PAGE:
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Editor's Note February 2016 Issue

A Greater Understanding of your Cat's Health

When it comes to your catís health and good quality of life, donít hesitate to ask questions.

Growing up, and as an adult, I’ve always lived with a cat or two. (Sometimes four.) Most were healthy and lived well into their teens. Unfortunately, a few had chronic illnesses that necessitated more frequent trips to the veterinarian. And to be honest, for many of those visits (especially of the emergency variety), I never stopped to think about the people working in the office — those who greeted us at the front desk, the ones working behind the scenes, or that nice young woman who gently handled my nervous pet at the beginning of each exam.

It seemed that the veterinarian was the star of the show, and not much was known (by me, at least) about the rest of the cast, capable and efficient as they were. I’m guessing that a fair number of Catnip readers can relate to this, as well. That’s why I’m especially happy about our detailed article in this month’s issue about veterinary technicians (we usually know them as ‘vet techs’) and the very important role they play on your cat’s healthcare team. There’s a place for veterinary assistants and veterinary technologists too, and we try to explain their responsibilities and what it takes for them to be qualified.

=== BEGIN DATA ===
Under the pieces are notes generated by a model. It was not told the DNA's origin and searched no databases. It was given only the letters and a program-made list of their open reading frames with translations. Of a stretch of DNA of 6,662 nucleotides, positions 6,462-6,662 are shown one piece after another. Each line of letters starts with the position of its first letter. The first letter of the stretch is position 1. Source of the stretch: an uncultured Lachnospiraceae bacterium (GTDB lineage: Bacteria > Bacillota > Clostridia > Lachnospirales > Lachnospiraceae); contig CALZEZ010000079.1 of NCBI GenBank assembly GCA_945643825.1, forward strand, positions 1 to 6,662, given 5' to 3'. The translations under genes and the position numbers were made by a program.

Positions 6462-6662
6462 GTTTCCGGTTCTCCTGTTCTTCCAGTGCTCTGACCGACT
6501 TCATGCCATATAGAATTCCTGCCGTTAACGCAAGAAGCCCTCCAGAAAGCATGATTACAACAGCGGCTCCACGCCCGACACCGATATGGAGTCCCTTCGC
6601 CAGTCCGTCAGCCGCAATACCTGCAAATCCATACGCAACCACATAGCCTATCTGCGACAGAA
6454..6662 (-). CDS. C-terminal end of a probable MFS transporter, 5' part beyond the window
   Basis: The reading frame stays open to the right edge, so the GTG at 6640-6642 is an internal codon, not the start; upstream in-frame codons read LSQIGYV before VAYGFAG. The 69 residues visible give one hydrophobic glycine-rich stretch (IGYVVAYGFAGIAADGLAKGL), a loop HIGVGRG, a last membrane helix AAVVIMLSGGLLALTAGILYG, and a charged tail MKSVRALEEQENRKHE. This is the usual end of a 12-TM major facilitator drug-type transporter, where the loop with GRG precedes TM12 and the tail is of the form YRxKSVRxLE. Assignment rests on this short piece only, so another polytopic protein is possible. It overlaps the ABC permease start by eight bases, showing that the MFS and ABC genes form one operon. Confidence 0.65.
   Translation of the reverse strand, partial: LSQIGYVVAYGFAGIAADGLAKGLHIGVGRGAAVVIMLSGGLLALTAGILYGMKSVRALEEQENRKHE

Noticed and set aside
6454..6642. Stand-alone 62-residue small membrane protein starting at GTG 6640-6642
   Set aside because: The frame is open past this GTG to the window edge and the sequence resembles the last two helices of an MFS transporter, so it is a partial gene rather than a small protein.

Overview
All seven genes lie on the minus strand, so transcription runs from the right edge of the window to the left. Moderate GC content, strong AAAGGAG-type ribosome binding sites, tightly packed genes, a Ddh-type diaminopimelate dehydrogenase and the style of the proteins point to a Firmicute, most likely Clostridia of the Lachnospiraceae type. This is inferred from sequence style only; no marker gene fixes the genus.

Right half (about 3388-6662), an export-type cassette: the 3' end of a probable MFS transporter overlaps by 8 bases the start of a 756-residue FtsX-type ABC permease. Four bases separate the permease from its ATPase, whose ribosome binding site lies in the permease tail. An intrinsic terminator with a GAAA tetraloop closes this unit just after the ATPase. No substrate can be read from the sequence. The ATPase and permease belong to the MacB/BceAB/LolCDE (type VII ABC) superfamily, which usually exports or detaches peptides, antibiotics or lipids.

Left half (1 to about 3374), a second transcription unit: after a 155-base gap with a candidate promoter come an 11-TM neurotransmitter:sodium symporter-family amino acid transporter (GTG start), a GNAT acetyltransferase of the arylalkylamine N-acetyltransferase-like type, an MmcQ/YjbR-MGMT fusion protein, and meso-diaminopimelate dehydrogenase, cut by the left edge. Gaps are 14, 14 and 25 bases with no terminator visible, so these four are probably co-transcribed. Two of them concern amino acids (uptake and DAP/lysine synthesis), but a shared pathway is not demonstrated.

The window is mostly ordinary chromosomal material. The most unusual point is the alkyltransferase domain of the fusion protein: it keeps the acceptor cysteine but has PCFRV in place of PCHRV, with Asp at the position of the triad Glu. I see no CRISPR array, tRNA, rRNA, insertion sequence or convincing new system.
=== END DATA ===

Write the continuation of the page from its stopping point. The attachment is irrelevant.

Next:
Because you’re such an important part of your cat’s health and happiness, it is also helpful to know that stress can be an important trigger for illness or just a lower quality of life. One of the health conditions that can be improved by less stress and greater environmental enrichment is Feline Idiopathic Cystitis, which we discuss this month. While there is a nutritional component to its treatment, experts are finding that the improvement of external household circumstances can be an integral part of managing this serious health condition.

And when anxiety can’t be managed within reason — much less understood — there’s an opportunity to soothe your cat with the use of the more modern anti-anxiety medications that are available through consultation with your veterinarian or a veterinary behaviorist.

Obviously, none of us want a sick cat or an unhappy cat. But we’re lucky to be living in an age where there’s more and more information and help at our fingertips. We’re proud to be a resource for our readers and their beloved cats. Happy February!

Elizabeth Vesci
Executive Editor

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